Also Monday evening, at least one suicide bomber and a car bomb exploded near a Shiite mosque in eastern Saudi Arabia, several hours after a suicide bomber carried out an attack near the U.S. Consulate in the western city of Jiddah.
Saudi Arabia has been a target of Islamic State attacks that have killed dozens of people. In June, the Interior Ministry reported 26 terror attacks in the last two years.
The possibility of coordinated attacks across different cities in Saudi Arabia on the same day underscores the threat the kingdom faces from extremists who view the Saudi monarchy as heretics and enemies of Islam. Saudi Arabia is part of the U.S.-led coalition fighting the Islamic State group in Iraq and Syria.
The attack in the eastern region of Qatif did not appear to cause any injuries, said resident Mohammed al-Nimr. His brother, prominent Saudi Shiite cleric Nimr al-Nimr, was executed in January after a court found him guilty of sedition and inciting violence for his role in anti-government protests -- charges his supporters reject.
Qatif is heavily populated by Shiites, who are a minority in the Sunni-ruled kingdom. Al-Nimr told The Associated Press the blasts there happened when most residents of the neighborhood were at home breaking the daily Ramadan fast.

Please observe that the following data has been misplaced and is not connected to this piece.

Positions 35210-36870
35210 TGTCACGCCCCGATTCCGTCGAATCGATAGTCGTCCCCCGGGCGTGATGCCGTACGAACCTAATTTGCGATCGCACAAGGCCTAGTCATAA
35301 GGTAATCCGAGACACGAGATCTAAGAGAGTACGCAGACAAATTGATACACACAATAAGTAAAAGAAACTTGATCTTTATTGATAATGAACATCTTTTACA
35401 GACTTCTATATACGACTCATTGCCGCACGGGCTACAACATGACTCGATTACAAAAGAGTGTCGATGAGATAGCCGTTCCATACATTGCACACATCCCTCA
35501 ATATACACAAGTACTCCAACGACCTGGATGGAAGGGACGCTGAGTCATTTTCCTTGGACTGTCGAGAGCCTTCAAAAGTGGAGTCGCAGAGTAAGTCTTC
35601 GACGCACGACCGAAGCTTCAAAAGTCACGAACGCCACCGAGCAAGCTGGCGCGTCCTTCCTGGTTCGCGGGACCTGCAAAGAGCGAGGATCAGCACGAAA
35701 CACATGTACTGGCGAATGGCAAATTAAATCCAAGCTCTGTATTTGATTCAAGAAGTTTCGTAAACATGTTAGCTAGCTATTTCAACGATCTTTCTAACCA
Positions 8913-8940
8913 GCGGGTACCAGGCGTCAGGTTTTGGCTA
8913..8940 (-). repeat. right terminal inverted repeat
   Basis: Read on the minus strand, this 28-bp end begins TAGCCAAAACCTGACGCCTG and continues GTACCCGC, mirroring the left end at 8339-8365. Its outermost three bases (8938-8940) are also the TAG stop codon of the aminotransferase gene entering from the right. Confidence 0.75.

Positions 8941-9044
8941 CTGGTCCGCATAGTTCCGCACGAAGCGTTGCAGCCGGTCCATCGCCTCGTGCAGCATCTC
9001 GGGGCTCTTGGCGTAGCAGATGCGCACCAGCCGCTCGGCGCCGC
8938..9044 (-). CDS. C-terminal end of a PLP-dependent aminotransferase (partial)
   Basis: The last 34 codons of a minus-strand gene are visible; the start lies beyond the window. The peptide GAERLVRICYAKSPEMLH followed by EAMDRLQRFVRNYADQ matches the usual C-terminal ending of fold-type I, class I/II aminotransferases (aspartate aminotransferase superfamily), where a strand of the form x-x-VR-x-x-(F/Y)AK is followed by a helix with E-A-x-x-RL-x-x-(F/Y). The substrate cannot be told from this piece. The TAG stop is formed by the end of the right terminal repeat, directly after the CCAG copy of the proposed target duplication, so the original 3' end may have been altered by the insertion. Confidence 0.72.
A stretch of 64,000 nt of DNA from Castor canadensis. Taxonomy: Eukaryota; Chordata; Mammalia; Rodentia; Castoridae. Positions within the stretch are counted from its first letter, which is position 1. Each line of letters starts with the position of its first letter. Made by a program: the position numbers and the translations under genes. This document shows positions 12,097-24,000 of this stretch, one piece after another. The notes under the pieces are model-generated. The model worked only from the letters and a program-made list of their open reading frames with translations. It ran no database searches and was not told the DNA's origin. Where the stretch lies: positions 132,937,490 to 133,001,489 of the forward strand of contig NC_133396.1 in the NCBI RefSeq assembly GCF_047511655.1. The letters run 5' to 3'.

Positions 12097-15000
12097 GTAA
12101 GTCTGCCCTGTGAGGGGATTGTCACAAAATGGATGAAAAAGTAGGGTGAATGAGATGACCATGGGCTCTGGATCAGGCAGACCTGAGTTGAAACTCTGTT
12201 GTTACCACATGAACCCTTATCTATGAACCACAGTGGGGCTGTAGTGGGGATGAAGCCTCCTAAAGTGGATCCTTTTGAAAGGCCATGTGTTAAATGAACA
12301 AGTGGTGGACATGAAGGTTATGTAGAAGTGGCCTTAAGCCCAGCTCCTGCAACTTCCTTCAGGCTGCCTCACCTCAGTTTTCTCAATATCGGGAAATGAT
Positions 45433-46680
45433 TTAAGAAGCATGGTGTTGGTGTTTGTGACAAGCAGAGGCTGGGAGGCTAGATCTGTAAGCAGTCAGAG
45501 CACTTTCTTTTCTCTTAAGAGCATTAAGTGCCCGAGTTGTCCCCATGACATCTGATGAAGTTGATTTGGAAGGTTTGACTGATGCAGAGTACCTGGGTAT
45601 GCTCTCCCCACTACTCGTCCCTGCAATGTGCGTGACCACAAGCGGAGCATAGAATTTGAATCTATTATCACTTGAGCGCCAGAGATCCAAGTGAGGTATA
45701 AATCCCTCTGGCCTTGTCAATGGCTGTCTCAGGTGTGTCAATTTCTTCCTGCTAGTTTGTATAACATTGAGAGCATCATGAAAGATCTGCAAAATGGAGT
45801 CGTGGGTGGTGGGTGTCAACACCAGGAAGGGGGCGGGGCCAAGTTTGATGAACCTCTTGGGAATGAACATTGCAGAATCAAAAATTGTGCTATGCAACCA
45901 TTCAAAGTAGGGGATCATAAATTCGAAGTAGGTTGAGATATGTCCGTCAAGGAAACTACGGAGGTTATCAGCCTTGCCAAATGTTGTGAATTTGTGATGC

The Interior Ministry said it was working to identify the remains of three bodies at the site of blast, suggesting there may have been three attackers.
IS and other Sunni extremists consider Shiites to be apostates deserving of death, and have previously attacked Shiite places of worship, including a suicide bombing on a Shiite mosque in Qatif in May 2015 that killed 21 people.
Earlier Monday, near the U.S. Consulate in Jiddah, a suicide bomber detonated his explosives after two security guards approached him, killing himself and lightly wounding the two guards, the Interior Ministry said.
Interior Ministry spokesman Maj. Gen. Mansour al-Turki said the guards noticed the man was acting suspiciously at an intersection on the corner of the heavily fortified consulate, near a hospital and a mosque. The Interior Ministry did not say whether the bomber intended to target the U.S. diplomatic compound.
No consular staff were wounded in the attack.
The ministry said the bomber was a Pakistani citizen residing in the kingdom. There are around 9 million foreigners living in Saudi Arabia, which has a total population of 30 million.
Al-Ekhbariya said security forces detonated six explosive devices found at the scene of the attack near the consulate.
A 2004 al-Qaida-linked militant attack on the U.S. Consulate in Jiddah killed five locally hired consular employees and four gunmen. The three-hour battle at the compound came amid a wave of al-Qaida attacks targeting Westerners and Saudi security posts.
Associated Press writer Adam Schreck contributed to this report.
This article was written by Aya Batrawy from The Associated Press and was legally licensed through the NewsCred publisher network.